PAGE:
The Black Prince, by Sir Thomas Brock

The Black Prince. Sir Thomas Brock. Bronze. 1902. City Square, Leeds. Photograph and caption by Robert Freidus. Research and commentary by John Sankey. [You may use this image without prior permission for any scholarly or educational purpose as long as you (1) credit the photographer and (2) link your document to this URL in a web document or cite it in a print one.]

Thomas Brock was given the commission by Colonel Walter Harding in December 1896.The statue was cast in Brussels by the Compagnie des Bronzes and shipped by boat to Hull, then by canal barge to Leeds. It was unveiled in Leeds City Square on 16 September 1903.

Edward Prince of Wales (1330-76) is shown in chain mail armour with helmet and sword. Brock based his design on the Black Prince's effigy and accoutrements in Canterbury Cathedral.The top of the pedestal is decorated with shields showing the Royal Arms and the three ostrich figures of the Prince of Wales. At the four corners of the pedestal are leopard's heads.

Benedict Read has written that in the Black Prince Brock “demonstrates the application of New Sculptural qualities to a work of this scale, formulating striking detail work in bronze, not with the delicate intricacy of Gilbert or Frampton,which would be lost at that height, nor certainly with the flashy trickiness of, say, Marochetti, but with a studied firmness and power that is most effective rdquo; (364).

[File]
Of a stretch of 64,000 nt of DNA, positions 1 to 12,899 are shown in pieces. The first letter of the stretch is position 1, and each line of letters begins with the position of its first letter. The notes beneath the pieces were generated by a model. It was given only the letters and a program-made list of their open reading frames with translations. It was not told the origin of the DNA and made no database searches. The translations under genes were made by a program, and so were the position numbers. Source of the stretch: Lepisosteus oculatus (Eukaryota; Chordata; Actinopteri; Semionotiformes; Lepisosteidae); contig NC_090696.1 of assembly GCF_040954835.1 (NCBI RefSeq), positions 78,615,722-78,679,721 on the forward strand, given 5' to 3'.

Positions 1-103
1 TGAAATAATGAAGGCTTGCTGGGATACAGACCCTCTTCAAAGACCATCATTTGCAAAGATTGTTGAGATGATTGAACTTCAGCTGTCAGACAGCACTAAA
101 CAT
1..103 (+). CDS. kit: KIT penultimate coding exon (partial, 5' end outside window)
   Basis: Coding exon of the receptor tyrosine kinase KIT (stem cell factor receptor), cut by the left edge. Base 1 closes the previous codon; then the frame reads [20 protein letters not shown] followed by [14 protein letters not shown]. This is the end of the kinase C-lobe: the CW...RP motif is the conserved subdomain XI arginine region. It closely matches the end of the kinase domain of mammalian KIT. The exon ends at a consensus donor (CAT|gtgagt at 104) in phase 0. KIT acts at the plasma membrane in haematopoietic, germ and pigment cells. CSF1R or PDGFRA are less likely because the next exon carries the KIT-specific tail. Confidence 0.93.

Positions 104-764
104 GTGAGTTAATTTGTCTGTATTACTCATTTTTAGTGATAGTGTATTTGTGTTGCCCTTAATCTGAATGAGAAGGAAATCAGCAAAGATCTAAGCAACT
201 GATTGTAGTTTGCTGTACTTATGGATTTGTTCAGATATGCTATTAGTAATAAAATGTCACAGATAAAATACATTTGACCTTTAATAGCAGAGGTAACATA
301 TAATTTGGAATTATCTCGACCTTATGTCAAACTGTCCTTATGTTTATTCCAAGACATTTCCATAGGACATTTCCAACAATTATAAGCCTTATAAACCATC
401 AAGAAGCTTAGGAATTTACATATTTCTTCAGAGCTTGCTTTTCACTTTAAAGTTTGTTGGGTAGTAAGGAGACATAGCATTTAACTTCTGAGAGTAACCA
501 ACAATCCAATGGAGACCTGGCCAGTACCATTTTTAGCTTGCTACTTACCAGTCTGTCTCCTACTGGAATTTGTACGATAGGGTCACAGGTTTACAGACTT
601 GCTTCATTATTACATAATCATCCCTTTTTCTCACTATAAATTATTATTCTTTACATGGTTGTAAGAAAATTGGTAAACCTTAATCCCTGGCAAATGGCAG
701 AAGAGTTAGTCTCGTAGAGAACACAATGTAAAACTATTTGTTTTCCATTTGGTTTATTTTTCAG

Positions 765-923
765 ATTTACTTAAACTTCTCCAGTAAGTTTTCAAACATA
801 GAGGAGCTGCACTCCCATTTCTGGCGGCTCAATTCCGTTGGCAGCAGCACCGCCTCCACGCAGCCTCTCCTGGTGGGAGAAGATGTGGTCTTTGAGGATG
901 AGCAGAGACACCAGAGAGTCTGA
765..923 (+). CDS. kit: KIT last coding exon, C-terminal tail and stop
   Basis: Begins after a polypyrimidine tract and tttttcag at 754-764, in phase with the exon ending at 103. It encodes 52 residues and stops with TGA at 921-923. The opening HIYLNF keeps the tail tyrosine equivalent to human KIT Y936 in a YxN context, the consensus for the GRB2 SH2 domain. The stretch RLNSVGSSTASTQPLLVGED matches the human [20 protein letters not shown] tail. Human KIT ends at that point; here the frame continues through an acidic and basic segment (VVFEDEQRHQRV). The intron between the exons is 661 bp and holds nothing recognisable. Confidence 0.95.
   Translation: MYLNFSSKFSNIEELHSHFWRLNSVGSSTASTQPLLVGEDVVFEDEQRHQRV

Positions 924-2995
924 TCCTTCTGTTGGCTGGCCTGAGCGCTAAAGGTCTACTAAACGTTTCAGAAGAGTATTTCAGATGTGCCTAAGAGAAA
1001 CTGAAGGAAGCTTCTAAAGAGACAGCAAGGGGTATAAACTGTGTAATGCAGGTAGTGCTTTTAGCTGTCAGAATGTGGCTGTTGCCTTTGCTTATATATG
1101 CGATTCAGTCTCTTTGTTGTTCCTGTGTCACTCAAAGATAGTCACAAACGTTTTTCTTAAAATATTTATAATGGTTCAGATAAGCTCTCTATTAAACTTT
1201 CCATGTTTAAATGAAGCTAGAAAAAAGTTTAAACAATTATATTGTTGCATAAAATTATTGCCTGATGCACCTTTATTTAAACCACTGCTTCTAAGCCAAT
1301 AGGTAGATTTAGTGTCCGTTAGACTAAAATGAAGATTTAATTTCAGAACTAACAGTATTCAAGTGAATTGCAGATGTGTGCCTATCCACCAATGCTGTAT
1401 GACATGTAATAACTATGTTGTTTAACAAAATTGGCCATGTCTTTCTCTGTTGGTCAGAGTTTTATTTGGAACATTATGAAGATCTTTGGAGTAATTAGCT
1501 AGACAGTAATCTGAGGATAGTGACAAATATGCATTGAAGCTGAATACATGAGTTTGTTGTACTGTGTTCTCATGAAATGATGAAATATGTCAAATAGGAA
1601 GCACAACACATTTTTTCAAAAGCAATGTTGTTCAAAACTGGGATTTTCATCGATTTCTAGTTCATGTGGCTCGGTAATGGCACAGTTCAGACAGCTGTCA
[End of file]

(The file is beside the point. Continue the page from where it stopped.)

Three views of The Black Princ. [Click on thumbnails for larger images.] The plaque reads,

Edward
Prince of Wales
Surnamed
The Black Prince
The Hero of
Crecy and Poitiers
The Flower of England's Chivalry
the Upholder of
the Rights of the People
in the
Good Parliament
________
1330 —— 1376

The Battle of Crecy depicts the victory by the famous English long bow.

The two bronze plaques show a land battle and a naval battle. The land battle could be Crecy, when the Prince “won his spurs” at the age of 16 or Poitiers, when he captured the King of France. The naval scene is often referred to as the battle of Sluys; but as the Prince was only 10 years old at the time, it is more likely to be the sea-fight off Winchelsea known as the battle of L'Espagnols-sur-Mer (1350).

Probably the battle of L'Espagnols-sur-Mer (1350; see above).

Reference

Read, Benedict. Victorian Sculpture. New Haven: Yale University Press, 1982.

Spielmann, M. Journal of the Royal Society of Arts. 53 (10 March 1905): 241.

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Last modified 10 May 2011